If this is indeed the case, then LOFAR is expected to find more, possibly even faster-spinning, millisecond pulsars whose rotation rate can give astronomers a better understanding of the internal structure of neutron stars.

Research Report: A Millisecond Pulsar Discovery in a Survey of Unidentified Fermi Gamma-Ray Sources with LOFAR," Z. Pleunis et al., 2017 Sept. 10, Astrophysical Journal Letters

STELLAR CHEMISTRY
'Extreme' Telescopes Find the 2nd-Fastest-Spinning Pulsar
Greenbelt MD (SPX) Sep 07, 2017
By following up on mysterious high-energy sources mapped out by NASA's Fermi Gamma-ray Space Telescope (http://www.nasa.gov/fermi), the Netherlands-based Low Frequency Array (LOFAR) radio telescope has identified a pulsar spinning at more than 42,000 revolutions per minute, making it the second-fastest known. A pulsar is the core of a massive star that exploded as a supernova. In this stel ... read more

Related Links
Netherlands Institute For Radio Astronomy
Stellar Chemistry, The Universe And All Within It


Thanks for being here;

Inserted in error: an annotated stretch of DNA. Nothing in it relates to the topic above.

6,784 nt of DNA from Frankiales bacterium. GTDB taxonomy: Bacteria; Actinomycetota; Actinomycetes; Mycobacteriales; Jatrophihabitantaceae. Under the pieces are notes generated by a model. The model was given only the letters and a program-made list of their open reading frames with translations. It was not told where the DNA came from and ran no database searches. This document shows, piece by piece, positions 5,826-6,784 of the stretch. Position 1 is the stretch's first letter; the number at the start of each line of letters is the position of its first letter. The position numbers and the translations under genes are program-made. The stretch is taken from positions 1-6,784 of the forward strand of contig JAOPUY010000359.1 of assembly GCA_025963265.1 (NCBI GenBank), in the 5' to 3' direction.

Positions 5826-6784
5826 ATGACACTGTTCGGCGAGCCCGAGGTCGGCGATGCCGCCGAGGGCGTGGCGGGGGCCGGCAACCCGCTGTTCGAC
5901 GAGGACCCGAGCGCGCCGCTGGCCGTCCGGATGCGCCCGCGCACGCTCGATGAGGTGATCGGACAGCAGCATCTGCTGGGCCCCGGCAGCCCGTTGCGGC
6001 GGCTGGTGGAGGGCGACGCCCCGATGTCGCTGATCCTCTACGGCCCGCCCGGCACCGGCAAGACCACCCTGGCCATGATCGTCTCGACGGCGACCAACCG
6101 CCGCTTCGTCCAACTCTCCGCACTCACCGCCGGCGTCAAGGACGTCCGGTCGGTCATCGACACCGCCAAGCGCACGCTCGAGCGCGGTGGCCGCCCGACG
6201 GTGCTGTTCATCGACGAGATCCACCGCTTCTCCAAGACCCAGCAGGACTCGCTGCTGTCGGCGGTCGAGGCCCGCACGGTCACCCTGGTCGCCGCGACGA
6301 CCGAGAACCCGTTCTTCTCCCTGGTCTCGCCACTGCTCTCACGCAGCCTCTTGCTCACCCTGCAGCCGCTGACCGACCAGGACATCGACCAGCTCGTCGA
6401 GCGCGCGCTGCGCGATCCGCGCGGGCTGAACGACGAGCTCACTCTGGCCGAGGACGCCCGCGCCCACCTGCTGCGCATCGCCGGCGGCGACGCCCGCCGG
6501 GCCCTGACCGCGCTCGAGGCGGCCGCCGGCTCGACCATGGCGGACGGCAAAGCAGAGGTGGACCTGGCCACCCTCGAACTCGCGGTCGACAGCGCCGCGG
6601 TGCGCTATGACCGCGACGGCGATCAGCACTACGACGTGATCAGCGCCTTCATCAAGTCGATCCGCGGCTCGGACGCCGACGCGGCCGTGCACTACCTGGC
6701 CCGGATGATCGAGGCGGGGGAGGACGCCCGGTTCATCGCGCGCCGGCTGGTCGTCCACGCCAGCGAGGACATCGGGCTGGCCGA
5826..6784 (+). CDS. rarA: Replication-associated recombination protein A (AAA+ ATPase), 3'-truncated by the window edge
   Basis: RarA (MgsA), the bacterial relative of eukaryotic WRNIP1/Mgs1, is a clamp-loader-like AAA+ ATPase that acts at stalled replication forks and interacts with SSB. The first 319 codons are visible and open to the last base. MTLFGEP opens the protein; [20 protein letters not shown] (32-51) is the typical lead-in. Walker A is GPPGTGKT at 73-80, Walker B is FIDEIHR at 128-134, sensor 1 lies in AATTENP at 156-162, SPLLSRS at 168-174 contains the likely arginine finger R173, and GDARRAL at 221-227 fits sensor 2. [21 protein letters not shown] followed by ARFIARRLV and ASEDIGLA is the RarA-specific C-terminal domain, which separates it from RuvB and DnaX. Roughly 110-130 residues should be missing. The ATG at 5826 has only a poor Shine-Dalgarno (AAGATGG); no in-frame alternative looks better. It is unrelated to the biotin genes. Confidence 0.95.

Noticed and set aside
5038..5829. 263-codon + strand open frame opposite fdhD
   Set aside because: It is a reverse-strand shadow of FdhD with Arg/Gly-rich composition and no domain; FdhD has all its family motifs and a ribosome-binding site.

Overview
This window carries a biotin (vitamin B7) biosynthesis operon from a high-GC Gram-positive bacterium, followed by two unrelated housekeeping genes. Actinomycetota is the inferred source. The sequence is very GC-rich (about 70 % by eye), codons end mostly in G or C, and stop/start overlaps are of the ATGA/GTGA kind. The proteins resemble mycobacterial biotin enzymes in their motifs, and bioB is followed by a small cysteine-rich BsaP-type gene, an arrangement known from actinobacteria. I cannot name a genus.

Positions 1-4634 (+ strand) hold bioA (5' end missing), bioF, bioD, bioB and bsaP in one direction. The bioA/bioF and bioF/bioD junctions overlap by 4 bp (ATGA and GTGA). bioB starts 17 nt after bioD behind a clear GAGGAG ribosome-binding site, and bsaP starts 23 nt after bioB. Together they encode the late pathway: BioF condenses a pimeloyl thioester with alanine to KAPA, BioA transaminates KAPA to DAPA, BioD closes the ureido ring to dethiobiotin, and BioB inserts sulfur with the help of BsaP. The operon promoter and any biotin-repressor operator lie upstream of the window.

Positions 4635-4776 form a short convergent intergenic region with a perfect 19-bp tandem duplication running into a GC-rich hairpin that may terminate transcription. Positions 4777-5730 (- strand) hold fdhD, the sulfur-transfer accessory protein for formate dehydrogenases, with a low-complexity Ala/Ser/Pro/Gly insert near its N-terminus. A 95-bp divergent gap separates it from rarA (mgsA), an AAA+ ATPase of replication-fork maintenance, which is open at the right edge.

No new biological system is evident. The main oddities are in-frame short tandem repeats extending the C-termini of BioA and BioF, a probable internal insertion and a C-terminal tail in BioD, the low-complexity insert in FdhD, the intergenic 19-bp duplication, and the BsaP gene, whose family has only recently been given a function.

We need your help. The SpaceDaily news network continues to grow but revenues have never been harder to maintain.

With the rise of Ad Blockers, and Facebook - our traditional revenue sources via quality network advertising continues to decline. And unlike so many other news sites, we don't have a paywall - with those annoying usernames and passwords.

Our news coverage takes time and effort to publish 365 days a year.

If you find our news sites informative and useful then please consider becoming a regular supporter or for now make a one off contribution.

SpaceDaily Contributor
$5 Billed Once


credit card or paypal
SpaceDaily Monthly Supporter
$5 Billed Monthly


paypal only

Comment using your Disqus, Facebook, Google or Twitter login.

Share this article via these popular social media networks
del.icio.usdel.icio.us DiggDigg RedditReddit GoogleGoogle

STELLAR CHEMISTRY
Crewed Missions Beyond LEO

Three astronauts blast off for five-month ISS mission

NASA Offers Space Station as Catalyst for Discovery in Washington

Voyager Spacecraft: 40 Years of Solar System Discoveries

STELLAR CHEMISTRY
Rocket fever launches UB students to engineering competition in New Mexico

ArianeGroup to supply from Boeing satellite with new generation of electric propulsion

45th Space Wing carries out successful launch while Irma looms off coast

ISRO Develops Ship-Based Antenna System to Track Satellite Launches

STELLAR CHEMISTRY
45 Kilometers on the Odometry for Opportunity

Discovery of boron on Mars adds to evidence for habitability

New tools for exploring the surface of Mars